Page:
In line with findings from the Education Endowment Foundation on the impact of Covid, it quickly become apparent in our school that the pandemic had taken a toll on the mental health of many of our pupils, parents and carers.
As children returned post-lockdown, we noticed they were less resilient when presented with challenging tasks and did not persevere in lessons as often as before. The general lack of focus made it increasingly difficult for staff, and for me, to manage behaviour due to an acute feeling of restlessness in the classrooms. We decided we urgently needed to undergo a transformation when it came to managing discipline and pupil conduct.
Searching for expert help
Our first step towards this was to deepen our understanding of growth mindset and in particular the work of professor Guy Claxton and his extensive research on how young people can become better learners. His work lays out four main learning dispositions (resilience, resourcefulness, reflectiveness and reciprocity) and while it was first published some time ago, I still found it eye opening and believed we could tweak his theories to suit out needs and begin a transformation of our behaviour culture. The problem was we weren’t entirely sure how best to take this forward.
I then discovered the Department for Education had launched the Behaviour Hub programme, as part of a £10 million initiative designed to support a culture of good behaviour, routines and structure in schools. As our focus was to reduce the impact of disruptive behaviour and to increase learning time for the children, I signed up Howbridge for the programme.
The programme helped us gain clarity as to what we wanted from our new behaviour culture, and the challenges we needed to overcome to get results. I wanted to focus on the relationships between teachers and children, and it quickly became clear this would require a very personalised approach.
Topics covered by the Behaviour Hub - such as prevention and de-escalation strategies and consistent language frameworks - changed how staff and I responded to disruptive behaviours. If you were to visit our school now, you might notice the mini scripts staff have attached to their lanyards, which outline expected language, and the steps they are expected to follow when addressing specific behaviour scenarios.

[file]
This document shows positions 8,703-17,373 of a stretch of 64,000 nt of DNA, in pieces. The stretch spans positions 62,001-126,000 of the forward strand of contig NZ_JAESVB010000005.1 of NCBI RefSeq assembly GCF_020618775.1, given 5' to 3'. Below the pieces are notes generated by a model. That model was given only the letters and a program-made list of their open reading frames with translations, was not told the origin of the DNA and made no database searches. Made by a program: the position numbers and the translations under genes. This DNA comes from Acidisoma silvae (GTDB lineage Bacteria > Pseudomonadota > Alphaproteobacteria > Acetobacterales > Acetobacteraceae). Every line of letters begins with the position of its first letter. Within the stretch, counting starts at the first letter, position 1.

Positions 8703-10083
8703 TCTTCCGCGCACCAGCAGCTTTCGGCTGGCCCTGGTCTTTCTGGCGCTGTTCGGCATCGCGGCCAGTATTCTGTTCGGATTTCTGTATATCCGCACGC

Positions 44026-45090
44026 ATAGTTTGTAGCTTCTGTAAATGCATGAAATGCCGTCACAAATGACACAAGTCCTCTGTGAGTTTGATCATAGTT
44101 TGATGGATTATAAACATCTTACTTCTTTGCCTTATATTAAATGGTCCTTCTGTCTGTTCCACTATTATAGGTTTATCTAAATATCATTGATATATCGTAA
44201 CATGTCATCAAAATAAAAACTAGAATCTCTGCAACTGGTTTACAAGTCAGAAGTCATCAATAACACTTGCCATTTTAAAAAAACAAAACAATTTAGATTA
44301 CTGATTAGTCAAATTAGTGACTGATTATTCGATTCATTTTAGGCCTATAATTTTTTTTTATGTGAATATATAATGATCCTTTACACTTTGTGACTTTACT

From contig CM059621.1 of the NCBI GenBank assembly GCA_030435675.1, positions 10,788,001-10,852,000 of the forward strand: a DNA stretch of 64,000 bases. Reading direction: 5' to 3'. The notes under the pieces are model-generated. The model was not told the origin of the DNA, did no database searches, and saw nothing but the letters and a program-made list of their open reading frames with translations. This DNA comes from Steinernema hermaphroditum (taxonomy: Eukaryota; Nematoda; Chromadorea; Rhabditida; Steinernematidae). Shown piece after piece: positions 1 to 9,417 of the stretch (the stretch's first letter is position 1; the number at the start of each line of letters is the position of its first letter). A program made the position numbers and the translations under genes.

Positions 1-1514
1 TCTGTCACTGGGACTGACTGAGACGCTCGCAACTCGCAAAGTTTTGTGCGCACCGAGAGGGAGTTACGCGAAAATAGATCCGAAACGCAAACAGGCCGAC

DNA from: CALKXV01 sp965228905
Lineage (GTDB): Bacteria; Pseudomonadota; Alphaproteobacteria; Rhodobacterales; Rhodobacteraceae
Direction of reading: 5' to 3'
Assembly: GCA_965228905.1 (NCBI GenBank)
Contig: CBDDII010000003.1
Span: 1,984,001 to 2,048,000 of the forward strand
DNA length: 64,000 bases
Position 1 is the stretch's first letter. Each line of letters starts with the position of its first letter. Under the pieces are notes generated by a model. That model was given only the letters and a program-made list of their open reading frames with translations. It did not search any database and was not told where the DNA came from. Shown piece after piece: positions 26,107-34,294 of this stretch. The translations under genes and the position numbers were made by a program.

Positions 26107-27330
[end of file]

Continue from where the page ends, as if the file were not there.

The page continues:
For example, the restorative conversations between teachers and pupils follow four steps. First the pupil is given the chance to openly share what they believe to have happened. Then they are encouraged to explore the impact of their actions, before talking through how they might improve their behaviour and re-establish respect in the classroom. Since introducing the mini scripts, we’ve noticed that pupils respond to the consistent language we use and have a better understanding of what is expected from them.
One of the strategies we started using for children who struggle to transition from break and lunchtimes to the classroom was to assign a key adult from the school to collect them from the playground and help them settle down before returning to lessons. It was prevention strategies such as this that helped us establish clarity on the practical steps we could take to tackle disruptive behaviours.